The purpose of this essay is to describe Salmonella and E. coli, their role in food contamination and preventative actions against contamination. Both Salmonella and E. coli are bacteria that cause illness in humans. They are both spread through contaminated foods, water and other sources such as human contact or animal feces. High-risk populations for infection include children, elderly and persons with compromised immunity. Young children are most at risk, especially those under five years old. Although most cases are mild, some are sever and can result in death if not properly treated by a health professional. Interestingly, summer is the season with the most reported cases.
Salmonella infection causes diarrhea, fever and intestinal cramps, usually appearing three to four days after infection. It typically lasts up to seven days (CDC). Illness generally passes without medical attention. In the United States, approximately 1.2 million people are infected yearly, with less than 500 deaths (Scallan). Although most cases are transient, some are serious, with bloody diarrhea and dehydration. Interestingly, Salmonella is named after Dr. Salmon, who studied animal diseases for the U.S. Department of Agriculture in the early 1900’s.

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Escherichia coli (E. coli) is a type of bacteria that lives in the human digestive tract, causes similar effects as Salmonella, but also can cause more serious illnesses such as urinary tract infections and pneumonia (CDC). In some severe cases, E. coli can cause kidney failure (WebMD). Similar to Salmonella, E. coli sickness usually passes within ten days without medical treatment. It can be contracted by eating foods that contain tiny amounts of bacteria. In addition, E. coli is passed through feces, and often contaminates water sources including municipal water, wells and even public swimming pools.

Every year in the U.S., more than 50 million people become sick from contaminated food, and five thousand die (CDC). Salmonella is the most common source of food borne illness. Generally, infection comes from raw poultry, eggs, beef and unwashed fruits and vegetables. Food sickness from E. coli is predominantly spread through beef. Cows are susceptible to E. coli infection prior to and during meat processing, when they are in contact with feces and other slaughtered materials (WebMD). Many have highlighted the danger of eating processed meats, suggesting manufacturing processes are causing negative consequences on millions of people worldwide (Painter). However, food borne illnesses are preventable when follow simple strategies to remove healthy and safe.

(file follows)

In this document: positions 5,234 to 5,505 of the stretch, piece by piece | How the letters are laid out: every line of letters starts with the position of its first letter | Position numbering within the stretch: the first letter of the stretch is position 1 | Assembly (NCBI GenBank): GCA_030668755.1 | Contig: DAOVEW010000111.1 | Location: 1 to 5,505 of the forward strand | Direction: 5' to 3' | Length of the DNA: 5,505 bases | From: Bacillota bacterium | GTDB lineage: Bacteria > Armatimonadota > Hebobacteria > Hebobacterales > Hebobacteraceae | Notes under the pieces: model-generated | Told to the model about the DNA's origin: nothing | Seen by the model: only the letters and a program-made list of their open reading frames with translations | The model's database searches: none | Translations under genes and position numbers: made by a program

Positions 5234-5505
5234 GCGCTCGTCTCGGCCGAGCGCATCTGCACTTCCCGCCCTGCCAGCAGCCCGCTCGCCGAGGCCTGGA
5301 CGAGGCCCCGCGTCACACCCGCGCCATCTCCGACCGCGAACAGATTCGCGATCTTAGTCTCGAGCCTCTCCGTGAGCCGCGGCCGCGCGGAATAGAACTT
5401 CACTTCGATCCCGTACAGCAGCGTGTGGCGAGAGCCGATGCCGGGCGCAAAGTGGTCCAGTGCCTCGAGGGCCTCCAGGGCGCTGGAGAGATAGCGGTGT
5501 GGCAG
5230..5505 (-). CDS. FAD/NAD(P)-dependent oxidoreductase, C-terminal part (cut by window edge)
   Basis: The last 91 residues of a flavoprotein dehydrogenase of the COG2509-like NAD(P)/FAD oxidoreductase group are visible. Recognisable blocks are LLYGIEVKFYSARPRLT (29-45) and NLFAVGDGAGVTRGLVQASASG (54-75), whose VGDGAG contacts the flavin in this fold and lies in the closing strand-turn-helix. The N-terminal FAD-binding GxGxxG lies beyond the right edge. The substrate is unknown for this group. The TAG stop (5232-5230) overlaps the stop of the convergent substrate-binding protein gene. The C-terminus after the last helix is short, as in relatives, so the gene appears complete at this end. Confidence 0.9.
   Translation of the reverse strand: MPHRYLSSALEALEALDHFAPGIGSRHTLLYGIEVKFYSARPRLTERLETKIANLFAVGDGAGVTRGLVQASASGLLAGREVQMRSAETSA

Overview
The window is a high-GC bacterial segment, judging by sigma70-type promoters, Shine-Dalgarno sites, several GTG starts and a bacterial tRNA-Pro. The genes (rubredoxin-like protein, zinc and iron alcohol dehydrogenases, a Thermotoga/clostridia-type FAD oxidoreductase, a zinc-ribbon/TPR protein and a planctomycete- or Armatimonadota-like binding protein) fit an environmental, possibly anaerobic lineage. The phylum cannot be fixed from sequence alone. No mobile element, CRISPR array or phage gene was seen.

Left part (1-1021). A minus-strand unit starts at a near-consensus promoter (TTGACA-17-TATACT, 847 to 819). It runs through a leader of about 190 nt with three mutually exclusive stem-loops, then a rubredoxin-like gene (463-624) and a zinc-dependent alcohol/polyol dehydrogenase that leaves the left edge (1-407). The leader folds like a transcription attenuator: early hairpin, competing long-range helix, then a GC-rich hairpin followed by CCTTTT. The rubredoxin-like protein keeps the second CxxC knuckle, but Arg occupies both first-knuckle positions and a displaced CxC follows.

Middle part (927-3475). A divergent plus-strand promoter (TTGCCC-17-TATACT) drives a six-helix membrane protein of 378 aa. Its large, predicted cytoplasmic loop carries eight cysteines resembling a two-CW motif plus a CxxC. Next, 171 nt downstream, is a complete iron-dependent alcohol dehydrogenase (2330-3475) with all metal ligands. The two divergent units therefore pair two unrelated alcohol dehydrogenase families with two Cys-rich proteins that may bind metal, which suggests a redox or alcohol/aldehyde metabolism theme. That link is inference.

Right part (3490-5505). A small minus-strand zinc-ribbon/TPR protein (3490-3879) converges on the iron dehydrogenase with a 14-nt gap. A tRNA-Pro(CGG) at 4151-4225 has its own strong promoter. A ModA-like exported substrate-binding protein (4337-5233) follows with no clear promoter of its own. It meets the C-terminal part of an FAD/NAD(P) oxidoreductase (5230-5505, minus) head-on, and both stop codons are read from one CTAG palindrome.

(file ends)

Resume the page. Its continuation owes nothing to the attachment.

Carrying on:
Most cases of food borne sickness are preventable with common practices. It is important to always wash hands before handling fresh foods and raw meats. And, when cooking with raw meats, avoid cross contamination by using separate workspace for meats, or wash thoroughly before touching other ingredients. Meat should be cooked to an internal temperature of 160° F. Meat should never be cooked in a microwave, the temperature does not go high enough, and it is cooked unevenly. Also, avoid eating foods that contain uncooked eggs or milk, often in pastries. Given that more cases of food borne illness appear in summer, it’s important to keep some hand wipes around for safety as well. Often, summer is filled with cookouts and children’s activities, both are higher risk environments that should be treated with care.

In summary, food borne illnesses are common, but most are mild and preventable. It is important to carefully prepare foods when cooking, and only eat meat that has been properly cooked throughout. Prevention is straightforward with common sense.

  • CDC
  • Painter JA, Hoekstra RM, Ayers T, Tauxe RV, Braden CR, Angulo FJ, et al. Attribution of foodborne illnesses, hospitalizations, and deaths to food commodities by using outbreak data, United States, 1998–2008. Emerg Infect Dis [Internet]. 2013 Mar.
  • Scallan, E, Hoekstra RM, Angulo RV, et al. Foodborne illnesses acquired in the United States-major pathogens. Emerging Infectious Diseases. 2011: 17(1).
  • WebMD